Reduced Hazard Antenna
Navy SBIR 2014.1 - Topic N141-002
MARCOR - Ms. Elizabeth Madden - email@example.com
Opens: Dec 20, 2013 - Closes: Jan 22, 2014
N141-002 TITLE: Reduced Hazard Antenna
TECHNOLOGY AREAS: Electronics
ACQUISITION PROGRAM: PMM MAGTF Command, Control and Communications (MC3)
RESTRICTION ON PERFORMANCE BY FOREIGN CITIZENS (i.e., those holding non-U.S. Passports): This topic is "ITAR Restricted". The information and materials provided pursuant to or resulting from this topic are restricted under the International Traffic in Arms Regulations (ITAR), 22 CFR Parts 120 - 130, which control the export of defense-related material and services, including the export of sensitive technical data. Foreign Citizens may perform work under an award resulting from this topic only if they hold the "Permanent Resident Card", or are designated as "Protected Individuals" as defined by 8 U.S.C. 1324b(a)(3). If a proposal for this topic contains participation by a foreign citizen who is not in one of the above two categories, the proposal will be rejected.
OBJECTIVE: Marine Corps Systems Command seeks innovative approaches to provide equivalent or better radiation pattern and omnidirectional gain as existing handheld or manpack radio antennas, while providing high voltage protection to reduce the risk of electrical shocks from low overhead wires for dismounted radio.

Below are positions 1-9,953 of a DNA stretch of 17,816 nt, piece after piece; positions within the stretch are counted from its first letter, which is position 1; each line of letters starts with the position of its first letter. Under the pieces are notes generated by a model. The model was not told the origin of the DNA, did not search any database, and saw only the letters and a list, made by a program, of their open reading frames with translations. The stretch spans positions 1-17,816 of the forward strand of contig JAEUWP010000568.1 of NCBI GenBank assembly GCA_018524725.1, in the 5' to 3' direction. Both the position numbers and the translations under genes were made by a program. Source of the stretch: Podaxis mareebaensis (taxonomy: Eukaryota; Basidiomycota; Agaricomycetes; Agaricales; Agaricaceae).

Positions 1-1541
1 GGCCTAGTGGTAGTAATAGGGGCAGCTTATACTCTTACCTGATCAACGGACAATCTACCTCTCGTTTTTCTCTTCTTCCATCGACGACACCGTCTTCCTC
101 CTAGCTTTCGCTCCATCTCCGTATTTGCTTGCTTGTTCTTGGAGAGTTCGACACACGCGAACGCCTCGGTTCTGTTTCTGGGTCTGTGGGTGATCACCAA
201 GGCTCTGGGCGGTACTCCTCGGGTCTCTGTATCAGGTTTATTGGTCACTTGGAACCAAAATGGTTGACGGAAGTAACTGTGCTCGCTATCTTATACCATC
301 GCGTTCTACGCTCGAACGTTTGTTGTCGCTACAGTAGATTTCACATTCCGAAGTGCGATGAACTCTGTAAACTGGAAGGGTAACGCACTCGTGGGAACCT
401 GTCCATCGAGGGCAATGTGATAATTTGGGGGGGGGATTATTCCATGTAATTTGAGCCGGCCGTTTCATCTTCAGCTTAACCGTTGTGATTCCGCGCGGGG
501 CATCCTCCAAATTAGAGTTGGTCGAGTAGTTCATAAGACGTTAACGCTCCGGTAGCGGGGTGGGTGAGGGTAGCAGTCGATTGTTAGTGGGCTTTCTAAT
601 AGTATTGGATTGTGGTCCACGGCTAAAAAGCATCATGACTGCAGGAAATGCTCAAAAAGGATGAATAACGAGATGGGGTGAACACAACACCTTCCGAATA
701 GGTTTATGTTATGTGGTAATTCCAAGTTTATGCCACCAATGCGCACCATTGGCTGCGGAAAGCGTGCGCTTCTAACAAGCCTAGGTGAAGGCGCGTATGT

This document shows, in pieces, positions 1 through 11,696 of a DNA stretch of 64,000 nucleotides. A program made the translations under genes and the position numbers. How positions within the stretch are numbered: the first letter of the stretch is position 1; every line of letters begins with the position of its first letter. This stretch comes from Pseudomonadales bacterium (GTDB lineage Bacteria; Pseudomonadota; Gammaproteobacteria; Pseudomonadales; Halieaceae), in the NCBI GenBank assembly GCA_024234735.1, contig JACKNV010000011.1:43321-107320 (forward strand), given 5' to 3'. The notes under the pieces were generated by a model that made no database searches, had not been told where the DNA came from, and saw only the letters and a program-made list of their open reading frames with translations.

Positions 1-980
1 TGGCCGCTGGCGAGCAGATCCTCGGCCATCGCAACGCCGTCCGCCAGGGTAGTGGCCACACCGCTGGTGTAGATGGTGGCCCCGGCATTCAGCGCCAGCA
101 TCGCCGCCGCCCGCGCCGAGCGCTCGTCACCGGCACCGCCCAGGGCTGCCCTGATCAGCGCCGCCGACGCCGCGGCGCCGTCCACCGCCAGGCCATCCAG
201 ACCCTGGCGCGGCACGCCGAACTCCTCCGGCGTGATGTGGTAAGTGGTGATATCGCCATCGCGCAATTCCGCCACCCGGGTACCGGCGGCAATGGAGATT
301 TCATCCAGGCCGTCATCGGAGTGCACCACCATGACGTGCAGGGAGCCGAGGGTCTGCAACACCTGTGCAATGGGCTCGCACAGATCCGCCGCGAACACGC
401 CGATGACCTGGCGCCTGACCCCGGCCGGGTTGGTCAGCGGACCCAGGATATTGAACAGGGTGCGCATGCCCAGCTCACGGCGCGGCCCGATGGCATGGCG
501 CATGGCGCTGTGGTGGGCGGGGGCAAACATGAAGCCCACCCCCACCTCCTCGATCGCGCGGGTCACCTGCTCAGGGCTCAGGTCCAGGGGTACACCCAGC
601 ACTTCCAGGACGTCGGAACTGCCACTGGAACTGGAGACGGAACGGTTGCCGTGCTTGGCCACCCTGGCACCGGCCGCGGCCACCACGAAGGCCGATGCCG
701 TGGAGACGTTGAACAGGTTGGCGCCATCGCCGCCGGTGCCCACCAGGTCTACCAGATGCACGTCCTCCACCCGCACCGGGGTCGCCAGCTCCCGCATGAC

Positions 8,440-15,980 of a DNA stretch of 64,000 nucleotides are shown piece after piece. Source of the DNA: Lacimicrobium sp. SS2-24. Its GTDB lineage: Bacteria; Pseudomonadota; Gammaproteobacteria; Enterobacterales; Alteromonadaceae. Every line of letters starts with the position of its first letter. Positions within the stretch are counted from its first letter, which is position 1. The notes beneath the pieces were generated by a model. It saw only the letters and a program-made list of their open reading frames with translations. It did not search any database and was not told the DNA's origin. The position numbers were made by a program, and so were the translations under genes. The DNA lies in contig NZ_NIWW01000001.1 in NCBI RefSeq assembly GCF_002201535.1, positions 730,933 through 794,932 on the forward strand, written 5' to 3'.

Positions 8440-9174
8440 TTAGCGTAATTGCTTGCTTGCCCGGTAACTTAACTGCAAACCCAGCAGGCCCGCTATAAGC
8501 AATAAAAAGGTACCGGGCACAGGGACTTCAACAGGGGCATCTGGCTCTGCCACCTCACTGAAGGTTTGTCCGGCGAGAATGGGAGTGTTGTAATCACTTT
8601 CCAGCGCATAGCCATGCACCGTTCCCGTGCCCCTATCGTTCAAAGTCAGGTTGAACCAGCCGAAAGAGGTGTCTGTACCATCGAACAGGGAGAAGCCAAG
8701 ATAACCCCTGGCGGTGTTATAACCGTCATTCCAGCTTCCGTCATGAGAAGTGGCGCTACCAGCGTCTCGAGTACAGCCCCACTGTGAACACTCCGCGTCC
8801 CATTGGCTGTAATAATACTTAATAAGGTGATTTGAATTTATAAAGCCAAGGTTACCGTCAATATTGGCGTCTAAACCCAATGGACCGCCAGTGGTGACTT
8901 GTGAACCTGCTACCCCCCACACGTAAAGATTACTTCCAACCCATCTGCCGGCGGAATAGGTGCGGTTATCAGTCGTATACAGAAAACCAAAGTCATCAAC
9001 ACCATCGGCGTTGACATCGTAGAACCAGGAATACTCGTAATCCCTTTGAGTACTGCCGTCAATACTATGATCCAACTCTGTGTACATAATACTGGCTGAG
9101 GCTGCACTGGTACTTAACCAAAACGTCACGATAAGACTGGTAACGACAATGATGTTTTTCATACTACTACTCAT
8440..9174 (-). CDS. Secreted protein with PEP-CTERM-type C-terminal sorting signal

DESCRIPTION: Marine Corps Systems Command (MARCORSYSCOM) provides radio and antenna material solutions to the Marine Corps. In an operational environment, dismounted Marines can encounter low-hanging wires such as unregulated power distribution lines which present the potential for an electric shock hazard. These lines can be unpredictable in height and voltage. Dismounted Marines operate handheld or manpack radios with long whip (6 to 10 ft.) or blade antennas (3 to 4 ft) (Ref 1 and 2). The configurations allow for the possibility of an electrical shock hazard should direct contact be made with a power line. While whip antennas exhibit good size and weight characteristics for the performance they provide, they pose an electrocution risk in these types of environments due to their length and all metal construction. Intermediate length blade antennas are more manageable, but are also not designed for the electrical safety of the operator. The development of technology solutions for this type of environment creates several challenges. Electrical antennas (monopoles) need to be in upright position to perform well and display the appropriate omni-directional pattern. However, doing this increases visual cueing to the enemy. An operator in "prone" position (under fire) could also experience substantial degradation in antenna performance due to reflections off of the ground plane. While higher amplification could facilitate the use of a shorter antenna height, this could in turn negatively impact the available portable battery power carried by each warfighter as higher amplification would require more available power. Wearable antenna solutions (e.g. solution that wraps around the individual) are available; however, it could potentially pose Hazards of Electromagnetic Radiation to Personnel (HERP) concerns. These solutions also are limited by the use of one frequency band and typically have insufficient power for communications. Loop antennas provide a means to reduce the height significantly, but with a cross-looped design (such as an eggbeater), it becomes impractical for an individual to use. Presently, a temporary solution has been deployed but this solution is a simple antenna sheathing that is considered a temporary work around and not integrated with the antenna. There are no robust viable technology solutions for this ongoing need in the application cited.